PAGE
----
Chloe Schwartz

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Wars

French and Indian War

1754 - 1763

The French and Indian War was part of a much larger war going on at the same time, also know as the 7 Years War, and by other names in different countries. It first started because England was in America to settle while France was there to trade. Because of its growing population, England began to move into France's territory. This war led to the Proclaimation of 1763, which stated that the colonist could not go to the new territory, and left the king in debt. The French and Indian War was also the first time biological warfare was used. Native Americans were given blankets from smallpox victims, and because their immune system could not counteract the disease, it killed them.

American Revolution

1763 - 1783

For information, see all events and battles during this time period.

French Revolution

1789 - 1799

After the American Revolution, King Louis was going broke because of all the money spent on it. Because of this, he began to do to his citizens as the King of Englad had. America's ideas spread to France, and in 1789, six years after we had won our independence, they revolted. By 1791, King Louis and the royal family had been almost wiped out. This revolution was very radical- they got rid of the calender, religion, classes, titles, and many other things that make up French culture. They acted more violently against the King because he was much closer to his people. Part of the reason the King got into so much trouble was that to make changes so he could get out of debt, he had to call a meeting of all classes, as was protocol. He kicked the merchant class representatives when they were making too many demands, and they swore (on the King's tennis courts) that they wouldn't stop until they changed the government.

By 1792, France had declared war with all of Europe, and had requested the help of the United States, leading to the XYZ affair. Surprisingly, France actually began to win with Napoleon as its leader, but in 1799 they were defeated, and a distant nephew of the old king, Louis Phillipe, was made king because he was the only relative left.

Battles

Fort Duquesne

1758

Fort Duquense was built at the mouth of a river, a good place for trade. A young George Washington, who was then a colonel, took over the city, driving out the current inhabitants and making it into land for farming and colonization. It was renamed after the governer, William Pitt, and is known today as Pittsburgh.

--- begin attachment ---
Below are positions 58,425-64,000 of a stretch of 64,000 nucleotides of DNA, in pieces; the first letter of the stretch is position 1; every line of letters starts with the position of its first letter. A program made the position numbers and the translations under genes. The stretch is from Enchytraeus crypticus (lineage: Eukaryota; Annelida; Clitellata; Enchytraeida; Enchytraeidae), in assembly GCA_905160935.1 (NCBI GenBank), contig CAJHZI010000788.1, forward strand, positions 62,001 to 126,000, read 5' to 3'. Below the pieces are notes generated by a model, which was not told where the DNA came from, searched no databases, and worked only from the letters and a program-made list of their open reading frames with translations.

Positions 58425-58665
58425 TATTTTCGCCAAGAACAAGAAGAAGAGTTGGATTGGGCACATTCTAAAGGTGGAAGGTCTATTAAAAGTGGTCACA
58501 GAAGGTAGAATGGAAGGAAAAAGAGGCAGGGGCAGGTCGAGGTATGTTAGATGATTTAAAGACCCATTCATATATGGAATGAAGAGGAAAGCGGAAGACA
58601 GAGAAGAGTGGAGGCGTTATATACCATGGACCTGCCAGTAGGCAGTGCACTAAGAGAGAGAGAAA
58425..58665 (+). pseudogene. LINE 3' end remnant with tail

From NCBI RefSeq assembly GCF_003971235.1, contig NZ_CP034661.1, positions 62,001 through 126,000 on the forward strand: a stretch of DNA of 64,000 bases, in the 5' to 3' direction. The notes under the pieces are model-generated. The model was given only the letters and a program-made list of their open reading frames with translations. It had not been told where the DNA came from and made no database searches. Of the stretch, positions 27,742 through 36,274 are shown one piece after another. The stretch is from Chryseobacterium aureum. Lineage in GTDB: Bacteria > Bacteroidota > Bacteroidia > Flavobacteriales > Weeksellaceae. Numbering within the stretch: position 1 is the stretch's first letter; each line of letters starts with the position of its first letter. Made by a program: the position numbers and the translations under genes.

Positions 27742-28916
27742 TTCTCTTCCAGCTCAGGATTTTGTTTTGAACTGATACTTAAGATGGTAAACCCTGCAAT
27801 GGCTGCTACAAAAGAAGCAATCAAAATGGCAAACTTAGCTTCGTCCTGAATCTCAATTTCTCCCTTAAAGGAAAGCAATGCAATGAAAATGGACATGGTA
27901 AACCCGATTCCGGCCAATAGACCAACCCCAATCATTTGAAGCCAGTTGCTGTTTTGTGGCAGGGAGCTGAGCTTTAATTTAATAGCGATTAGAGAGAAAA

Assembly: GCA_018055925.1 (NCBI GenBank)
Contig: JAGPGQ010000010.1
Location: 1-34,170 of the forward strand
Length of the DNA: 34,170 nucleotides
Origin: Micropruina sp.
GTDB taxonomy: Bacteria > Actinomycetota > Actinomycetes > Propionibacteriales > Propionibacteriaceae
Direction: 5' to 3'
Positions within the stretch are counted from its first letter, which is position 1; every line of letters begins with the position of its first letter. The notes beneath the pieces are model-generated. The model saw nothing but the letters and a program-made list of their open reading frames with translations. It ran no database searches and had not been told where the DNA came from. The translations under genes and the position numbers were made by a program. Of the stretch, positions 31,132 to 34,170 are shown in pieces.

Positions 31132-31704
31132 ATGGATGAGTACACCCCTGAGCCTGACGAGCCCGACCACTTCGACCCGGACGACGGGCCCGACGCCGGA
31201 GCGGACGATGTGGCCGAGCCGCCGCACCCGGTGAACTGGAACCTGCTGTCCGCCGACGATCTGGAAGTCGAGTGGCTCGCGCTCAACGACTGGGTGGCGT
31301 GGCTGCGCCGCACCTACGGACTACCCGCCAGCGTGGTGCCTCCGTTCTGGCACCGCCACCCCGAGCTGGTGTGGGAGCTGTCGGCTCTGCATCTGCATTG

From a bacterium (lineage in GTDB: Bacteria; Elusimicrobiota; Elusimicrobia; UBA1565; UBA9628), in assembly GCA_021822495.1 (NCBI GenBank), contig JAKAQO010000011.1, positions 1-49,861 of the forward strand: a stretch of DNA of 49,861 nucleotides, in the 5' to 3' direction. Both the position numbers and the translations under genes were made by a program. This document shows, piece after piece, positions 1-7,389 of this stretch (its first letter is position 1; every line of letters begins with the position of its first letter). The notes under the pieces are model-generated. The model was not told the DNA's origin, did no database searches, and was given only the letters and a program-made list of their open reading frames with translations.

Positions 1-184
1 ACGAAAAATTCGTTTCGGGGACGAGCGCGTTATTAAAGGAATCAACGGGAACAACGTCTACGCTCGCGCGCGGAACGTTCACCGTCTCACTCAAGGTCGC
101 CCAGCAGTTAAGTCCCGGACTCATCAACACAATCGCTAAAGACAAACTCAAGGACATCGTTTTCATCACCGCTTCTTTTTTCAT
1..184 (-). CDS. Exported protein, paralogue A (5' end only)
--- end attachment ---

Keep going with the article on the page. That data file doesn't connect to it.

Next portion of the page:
From New York City to Trenton and Princeton

1776

After Britain retreated to Boston, they captured New York City, which split the colonies in two. George Washington was barely able to withdraw his troops. Many of them were captured, and many deserted. Howe then settled in the city, but left troops at Trenton. These troops were Hessians, a form of mercenaries hired during the war. On Christmas night, 1776, Washington and his remaining troops crossed the Delaware River and ambushed them. 900 prisoners were taken and 30 Hessians were killed, while few, if any, Patriots died. Then, Washington marched to Princeton and drove out two British regiments. This raised American spirit, as well as recruitment numbers.

Saratoga

1777 - 1778

The war started up again in spring 1777. Generals Burgoyne and Howe came up with a new strategy: Burgoyne's men would come south from Canada and Howe's north from New York City. They though that this would draw Washington's army out by threatening New England, and it probably would have worked. However, Howe didn't understand the importance of his role and decided to attack Philadelphia, where the rebel congress was. Although America lost very badly to Howe, Burgoyne was unaware. He continued to march south, and recaptured Fort Ticonderoga. After that, they were hard pressed to advance because the Patriots began to burn bridges and chop down trees to slow them down. Every day, more and more soldiers gathered under the command of General Horatio Gates at Saratoga, and on September 19 and October 7, 1777 Gates cursed Burgoyne. With no supplies and no help coming, the British forces surrendered, marking a turning point in the war. Saratoga brought France's aid, and they recognized America as a country, as well as signing a treaty to ally themselves against Britain. This gave the Patriots more supplies and officers, as well as more forces on land and sea. Spain also sent supplies and money, and captured a British fort in Pensacola Florida.

Yorktown

1781 - 1782